# Concept of Definite Integral

## Related Calculators: Definite and Improper Integral Calculator , Riemann Sum Calculator

In Area Problem note we saw that limit of the form lim_(n->oo)f(x_i^(**))Delta x arises when we compute an area.

It turns out that this same type of limit occurs in a wide variety of situations even when f is not necessarily a positive function.

Thus, this limit has special name and notation.

Definition of a Definite Integral. If f is a continuous function defined for a<=x<=b, we divide the interval [a,b] into n subintervals of equal width Delta x=(b-a)/n. We let x_0(=a),x_1,x_2,...,x_n(=b) be the endpoints of these subintervals and we choose sample points x_1^(**),x_2^(**),...,x_n^(**) in these subintervals, so x_i^(**) lies in the i-th subinterval [x_(i-1),x_i]. Then the definite integral of f from a to b is int_a^bf(x)dx=lim_(n->oo)sum_(i=1)^nf(x_i^(**))Delta x.

As with indefinite integral case f(x) is called integrand.

a is lower limit and b is upper limit.

Note, that definite integral is a number, it doesn't depend on x. We can choose another variable: int_a^bf(x)dx=int_a^bf(t)dt=int_a^bf(u)du.

The sum sum_(i=1)^nf(x_i^(**))Delta x is called Riemann sum.

If sample points x_i^** are left endpoints then sum is called Left Riemann Sum, if right endpoints then sum is called Right Riemann Sum.

Now let's see what will be if f can take both positive and negative values.

If f takes on both positive and negative values, then the Riemann sum is the sum of the areas of the rectangles that lie above the x-axis minus sum of areas of the rectangles that lie below the x-axis.

Thus, definite integral is net area: area above x-axis minus area below x-axis:

int_a^bf(x)dx=S_1-S_2+S_3+S_4-S_5+S_6.

Note, that although we defined int_a^bf(x)dx by dividing interval [a,b] into n intervals of equal width, it is sometimes advantageous to work with intervals of unequal width. If the subinterval widths are Delta x_1,Delta x_2,...,Delta x_n then we have to ensure that all these widths approach 0 in the limiting process. This happens if the largest width, max Delta x_i , approaches 0. So in this case definition of integral becomes int_a^bf(x)dx=lim_(max Delta x_i->0) sum_(i=1)^nf(x_i^(**)) Delta x_i.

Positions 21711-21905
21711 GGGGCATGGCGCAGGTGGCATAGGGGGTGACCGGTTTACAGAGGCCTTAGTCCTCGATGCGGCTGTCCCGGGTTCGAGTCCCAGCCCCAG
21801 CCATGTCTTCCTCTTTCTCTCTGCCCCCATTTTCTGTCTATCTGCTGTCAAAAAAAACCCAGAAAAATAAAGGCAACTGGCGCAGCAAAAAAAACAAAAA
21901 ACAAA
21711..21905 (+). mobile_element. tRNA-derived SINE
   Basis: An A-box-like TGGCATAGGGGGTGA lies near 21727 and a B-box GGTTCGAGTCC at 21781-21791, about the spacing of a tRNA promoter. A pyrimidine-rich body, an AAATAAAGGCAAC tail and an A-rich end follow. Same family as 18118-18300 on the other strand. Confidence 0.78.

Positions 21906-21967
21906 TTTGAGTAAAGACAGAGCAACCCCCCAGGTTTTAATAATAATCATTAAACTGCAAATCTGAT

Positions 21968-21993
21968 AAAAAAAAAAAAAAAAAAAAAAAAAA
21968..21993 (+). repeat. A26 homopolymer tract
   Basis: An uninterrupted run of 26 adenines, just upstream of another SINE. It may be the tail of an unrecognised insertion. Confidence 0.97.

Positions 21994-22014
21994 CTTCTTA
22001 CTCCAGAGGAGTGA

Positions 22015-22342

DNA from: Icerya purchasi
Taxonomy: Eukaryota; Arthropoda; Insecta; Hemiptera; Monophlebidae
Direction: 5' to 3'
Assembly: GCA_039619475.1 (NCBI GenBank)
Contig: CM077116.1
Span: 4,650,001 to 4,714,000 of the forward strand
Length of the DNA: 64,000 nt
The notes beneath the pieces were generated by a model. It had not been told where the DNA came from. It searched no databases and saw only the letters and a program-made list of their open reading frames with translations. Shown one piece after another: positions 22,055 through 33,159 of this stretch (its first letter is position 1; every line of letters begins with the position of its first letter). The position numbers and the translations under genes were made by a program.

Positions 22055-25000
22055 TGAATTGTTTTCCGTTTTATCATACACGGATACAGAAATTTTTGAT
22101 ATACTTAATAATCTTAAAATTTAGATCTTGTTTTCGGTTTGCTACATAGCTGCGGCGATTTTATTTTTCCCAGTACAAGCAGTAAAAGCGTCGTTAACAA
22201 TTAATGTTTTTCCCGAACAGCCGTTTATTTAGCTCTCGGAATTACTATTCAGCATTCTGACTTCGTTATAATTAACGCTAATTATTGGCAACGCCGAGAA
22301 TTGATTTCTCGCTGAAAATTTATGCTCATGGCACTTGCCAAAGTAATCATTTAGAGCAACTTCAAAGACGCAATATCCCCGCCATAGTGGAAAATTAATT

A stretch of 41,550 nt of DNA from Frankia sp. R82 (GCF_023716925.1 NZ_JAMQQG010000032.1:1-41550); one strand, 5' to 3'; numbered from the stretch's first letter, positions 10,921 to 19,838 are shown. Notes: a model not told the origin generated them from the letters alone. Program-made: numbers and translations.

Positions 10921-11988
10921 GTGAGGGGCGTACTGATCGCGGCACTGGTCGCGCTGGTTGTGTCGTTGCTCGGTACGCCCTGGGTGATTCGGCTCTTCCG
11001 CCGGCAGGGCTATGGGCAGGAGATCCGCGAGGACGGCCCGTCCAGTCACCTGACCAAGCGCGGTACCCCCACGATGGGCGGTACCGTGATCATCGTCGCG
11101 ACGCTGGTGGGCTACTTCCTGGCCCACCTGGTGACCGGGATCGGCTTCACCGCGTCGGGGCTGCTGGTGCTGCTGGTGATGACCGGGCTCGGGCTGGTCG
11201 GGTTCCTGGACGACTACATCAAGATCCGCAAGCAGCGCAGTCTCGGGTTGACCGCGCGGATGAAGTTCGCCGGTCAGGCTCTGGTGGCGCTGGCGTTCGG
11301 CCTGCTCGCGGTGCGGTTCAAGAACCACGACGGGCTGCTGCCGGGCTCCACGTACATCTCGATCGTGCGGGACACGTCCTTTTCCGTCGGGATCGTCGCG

Now let's go through a couple of examples.

Example 1. Express lim_(n->oo)sum_(i=1)^n[3x_i^2-cos(x_i^5)]Delta x as an integral on the interval [0,pi] .

Comparing the given limit with the limit in definition of integral, we see that they will be identical if we choose f(x)=3x^2-cos(x^5) and x_i^(**)=x_i (so the sample points are right endpoints). We are given that a=0 and b=pi, therefore lim_(n->oo)sum_(i=1)^n[3x_i^2-cos(x_i^5)]Delta x=int_0^pi(3x^2-cos(x^5))dx.

It is very important to recognize limits of sums as integrals. In general, if lim_(n->oo)sum_(i=1)^nf(x_i^(**))Delta x=int_a^bf(x)dx then we replace lim sum by int, x_i^(**) by x and Delta x by dx.

Example 2. Evaluate int_0^2(3x^2-x^3)dx.

Divide interval [0,2] into n subintervals of width Delta x=(2-0)/n=2/n.

Since we can use any point within subinterval, let's use right endpoints.

Right endpoint of i-th subinterval is (2i)/n, so

int_0^2(3x^2-x^3)dx=lim_(n->oo)sum_(i=1)^nf((i)/n)2/n=lim_(n->oo)sum_(i=1)^n (3((2i)/n)^2-((2i)/n)^3)2/n=lim_(n->oo)sum_(i=1)^n(24 i^2/n^2-16i^3/n^3)1/n=

=lim_(n->oo)sum_(i=1)^n(24/n^3 i^2-16/n^4 i^3)=lim_(n->oo)(sum_(i=1)^n(24/n^3 i^2)-sum_(i=1)^n(16/n^4 i^3))=lim_(n->oo)(24/n^3 sum_(i=1)^n i^2-16/n^4 sum_(i=1)^n i^3)=

On this stage we need the following two formulas:

sum_(i=1)^n i^2=(n(n+1)(2n+1))/6.

sum_(i=1)^ni^3=((n(n+1))/2)^2.

So, int_0^2(3x^2-x^3)dx=lim_(n->oo)(24/n^3 (n(n+1)(2n+1))/6-16/n^4 ((n(n+1))/2)^2)=

=lim_(n->oo)((4(n+1)(2n+1))/n^2-(4(n+1)^2)/n^2)=

=lim_(n->oo)(4(1+1/n)(2+1/n)-4(1+2/n+1/n^2))=4(1+0)(2+0)-4(1+2*0+0)=4

So, int_0^2(3x^2-x^3)dx=4.

Example 3. Evaluate the following integral by interpreting it in terms of areas: int_(-2)^2sqrt(4-x^2)dx.

Since f(x)=sqrt(4-x^2)>=0, we can interpret this integral as the area under the curve y=sqrt(4-x^2) from -2 to 2.

Squaring both sides give y^2=4-x^2 then x^2+y^2=4 and the required area is area of semicircle with radius 2.

Therefore, int_(-2)^2sqrt(4-x^2)dx=1/2 pi*(2)^2=2pi .

Example 4. Evaluate the following integral by interpreting it in terms of areas: int_-1^2(2|x|-1)dx.

First we draw graph of the function y=2|x|-1 on interval [-1,2].

Recall that definite integral is net area: int_(-1)^2(2|x|-1)dx=S_1-S_2-S_3+S_4.

Now area S_1 is area of right-angled triangle with legs 1/2 and 1, so S_1=1/2*1/2*1=1/4.

Similarly, S_2=1/2*1/2*1=1/4, S_3=1/2*1/2*1=1/4 and S_4=1/2*3/2*3=9/4.

So, int_(-1)^2 (2|x|-1)dx=1/4-1/4-1/4+9/4=2.